- Cap-and-trade could allow the U.S. to make a firm, credible GHG reduction commitment to the world, which was an essential prerequisite for a successful international agreement, which is vital for addressing the problem. The Europeans had already embraced cap and trade, so it was viewed as credible internationally, despite the obvious flaws in the market for international offsets (the clean development mechanism). Indeed, internationally it was viewed as a good idea that the United States would join this larger market. We could never have come to the table with just a clean energy spending program. Everyone in the world had already seen in the 1990s that we couldn’t deliver with that.
- Cap-and-trade could pay for domestic and international adaptation efforts — as well as an international regime to stop deforestation. We keep being told that adaptation is important strategy — but it ain’t cheap. Anyone who truly believes we should be spending money on adaptation has to support a bill that generates substantial revenues to do so — otherwise they merely support rhetorical adaptation, whose inevitable result is misery and/or triage and/or abandonment, which has been the main adaptation strategies of choice so far (see “Real adaptation is as politically tough as real mitigation, but much more expensive and not as effective in reducing future misery“).
- Cap-and-trade could pay for a major clean energy effort. Money doesn’t grow on trees. The folks who somehow claim this could all be done with a massive ramp up in clean energy funding still need to pay for it in an era of big deficits. If their answer is a carbon tax, then they would have been trying to sell two, polarizing, failed ideas at the same time. And that’s all for a strategy that would not allow an international treaty to be signed and wouldn’t actually reduce US greenhouse gas emissions. That isn’t just a doomed-to-fail approach. It is a suicidal one.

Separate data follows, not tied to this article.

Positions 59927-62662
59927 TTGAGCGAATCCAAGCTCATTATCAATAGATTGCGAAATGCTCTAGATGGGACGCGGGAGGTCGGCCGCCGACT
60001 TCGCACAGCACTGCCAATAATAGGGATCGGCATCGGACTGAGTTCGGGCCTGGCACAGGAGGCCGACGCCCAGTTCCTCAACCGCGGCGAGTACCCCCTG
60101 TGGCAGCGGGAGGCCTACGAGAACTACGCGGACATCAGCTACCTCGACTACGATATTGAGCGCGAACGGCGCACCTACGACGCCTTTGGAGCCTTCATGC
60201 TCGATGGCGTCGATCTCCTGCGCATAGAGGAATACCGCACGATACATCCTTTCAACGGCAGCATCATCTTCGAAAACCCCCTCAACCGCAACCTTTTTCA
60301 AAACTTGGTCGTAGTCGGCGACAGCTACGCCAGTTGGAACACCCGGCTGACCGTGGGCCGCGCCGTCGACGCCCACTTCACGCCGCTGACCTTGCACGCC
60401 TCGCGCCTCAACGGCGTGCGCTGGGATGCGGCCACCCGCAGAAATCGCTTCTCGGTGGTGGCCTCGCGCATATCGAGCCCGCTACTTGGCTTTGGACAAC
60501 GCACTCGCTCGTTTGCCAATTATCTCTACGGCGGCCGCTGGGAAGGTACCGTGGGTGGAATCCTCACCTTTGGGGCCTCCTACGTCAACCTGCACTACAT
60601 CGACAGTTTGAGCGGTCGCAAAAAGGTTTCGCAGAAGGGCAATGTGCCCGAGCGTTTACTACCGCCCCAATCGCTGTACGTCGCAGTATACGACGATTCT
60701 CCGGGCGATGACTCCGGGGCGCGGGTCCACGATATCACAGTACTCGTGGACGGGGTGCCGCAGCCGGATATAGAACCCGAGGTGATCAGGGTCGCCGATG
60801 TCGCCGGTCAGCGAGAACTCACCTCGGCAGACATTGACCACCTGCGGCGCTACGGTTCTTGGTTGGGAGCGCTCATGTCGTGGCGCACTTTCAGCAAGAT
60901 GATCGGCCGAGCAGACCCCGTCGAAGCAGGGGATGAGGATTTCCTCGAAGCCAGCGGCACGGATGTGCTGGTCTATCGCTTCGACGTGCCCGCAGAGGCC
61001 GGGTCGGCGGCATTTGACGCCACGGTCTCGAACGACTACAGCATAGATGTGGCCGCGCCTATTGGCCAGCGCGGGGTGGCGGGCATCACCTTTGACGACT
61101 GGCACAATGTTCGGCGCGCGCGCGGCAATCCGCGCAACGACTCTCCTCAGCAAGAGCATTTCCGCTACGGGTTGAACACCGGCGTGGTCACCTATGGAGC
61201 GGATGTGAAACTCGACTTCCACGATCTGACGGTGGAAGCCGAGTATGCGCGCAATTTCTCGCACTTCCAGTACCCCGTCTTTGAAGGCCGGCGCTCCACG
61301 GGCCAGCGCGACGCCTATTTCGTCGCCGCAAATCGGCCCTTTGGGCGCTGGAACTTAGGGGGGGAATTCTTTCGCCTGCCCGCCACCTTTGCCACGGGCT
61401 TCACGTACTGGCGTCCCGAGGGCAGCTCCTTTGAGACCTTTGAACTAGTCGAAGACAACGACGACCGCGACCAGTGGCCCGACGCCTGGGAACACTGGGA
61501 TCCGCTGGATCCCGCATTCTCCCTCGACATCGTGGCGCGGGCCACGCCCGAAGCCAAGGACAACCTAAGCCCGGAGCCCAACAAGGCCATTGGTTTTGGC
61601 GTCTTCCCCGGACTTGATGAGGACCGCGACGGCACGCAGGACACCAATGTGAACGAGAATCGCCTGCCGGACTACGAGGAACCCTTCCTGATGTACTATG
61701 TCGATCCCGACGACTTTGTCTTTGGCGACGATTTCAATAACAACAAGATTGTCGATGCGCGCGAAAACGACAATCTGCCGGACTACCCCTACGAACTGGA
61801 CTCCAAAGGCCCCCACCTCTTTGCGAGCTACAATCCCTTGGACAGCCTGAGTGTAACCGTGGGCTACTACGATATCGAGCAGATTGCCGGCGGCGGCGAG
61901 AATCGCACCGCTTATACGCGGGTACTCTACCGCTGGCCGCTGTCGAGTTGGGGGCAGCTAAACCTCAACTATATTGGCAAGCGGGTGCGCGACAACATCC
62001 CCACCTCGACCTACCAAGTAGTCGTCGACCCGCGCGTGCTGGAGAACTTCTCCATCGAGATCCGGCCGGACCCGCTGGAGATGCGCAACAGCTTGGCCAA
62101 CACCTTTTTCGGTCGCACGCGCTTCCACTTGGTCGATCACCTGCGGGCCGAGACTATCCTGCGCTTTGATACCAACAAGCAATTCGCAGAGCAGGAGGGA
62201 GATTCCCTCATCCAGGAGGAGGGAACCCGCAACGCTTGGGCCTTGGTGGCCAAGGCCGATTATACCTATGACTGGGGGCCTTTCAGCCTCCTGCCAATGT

This is not to say that the environmental and progressive movements didn’t make mistakes. I have discussed many of them, including the wrong message (see Can you solve global warming without talking about global warming?) and lack of a hard push by the President (see The failed presidency of Barack Obama, Part 2).
Indeed, cap-and-trade itself clearly has its flaws. It is complex to explain and market-based solutions seemed less appealing in an era when markets were failing — although that last point could not have been anticipated when the strategy was being developed.
My colleague Dan Weiss likes to point out that we simply don’t pass environmental legislation when the unemployment rate is high, as he explained in his excellent post, “Anatomy of a Senate Climate Bill Death: The deep recession, unified and uncompromising opposition in the Senate, and big spending by oil, coal, and other energy interests all had big roles in preventing climate legislation from moving through the Senate this year.” He notes, “an analysis of the unemployment rate when fundamental environmental protection laws were enacted since Earth Day 1970 found that the annual unemployment rate was 6 percent or lower most of the year of enactment”:
That said, the public did support action — and specifically cap-and-trade — in spite of all the obstacles….
… The 41 votes needed to kill anything in the Senate can come from states who comprise far below 40% of the population. So the media’s failings and the big spending advantage the opponents of the bill had really do matter in the Senate, much more than in the House, where a bill’s overall popularity with the public makes it considerably easier to pass. Counterfactual histories can claim otherwise, but only by ignoring history….
This is not meant to be a definitive analysis of the climate bill and what went wrong. But the notion that pursuing cap-and-trade was a strategy that was intrinsically doomed to fail is simply wrong. Could it have been done better? Yes. Would doing it better have worked? Who knows? But was there an obviously superior alternative that met even a majority of the 8 critical features of a cap-and-trade bill described above, let alone all of them? No.
UPDATE: I asked David Hawkins Director of Climate Programs at the Natural Resources Defense Council (NRDC) to look this post over, and he adds these thoughts on why they supported cap-and-trade:
The goal was to get some GHG reductions quickly and set us on a path to get more reductions over time.
The lesson from acid rain (in contrast to the CAA SIP process) was not to have to implement on a series of administrative rulemakings to get reductions — that takes too long. Better to put reduction targets in the statute and make them as self-implementing as possible. That is the basis of the declining cap architecture.
The trading element was supported by groups like NRDC, a) to engage as many economic actors as possible in the search for lower emitting technologies, fuels, designs, etc. And b) to use flexibility to bargain for deeper cuts than would have been agreed to if there was no market flexibility. The lesson from acid rain was that we were able to get business and Republicans to support deeper cuts when bundled with trading flexibility.
Formation of USCAP, whose biz members strongly supported trading flex, reinforced these preferences.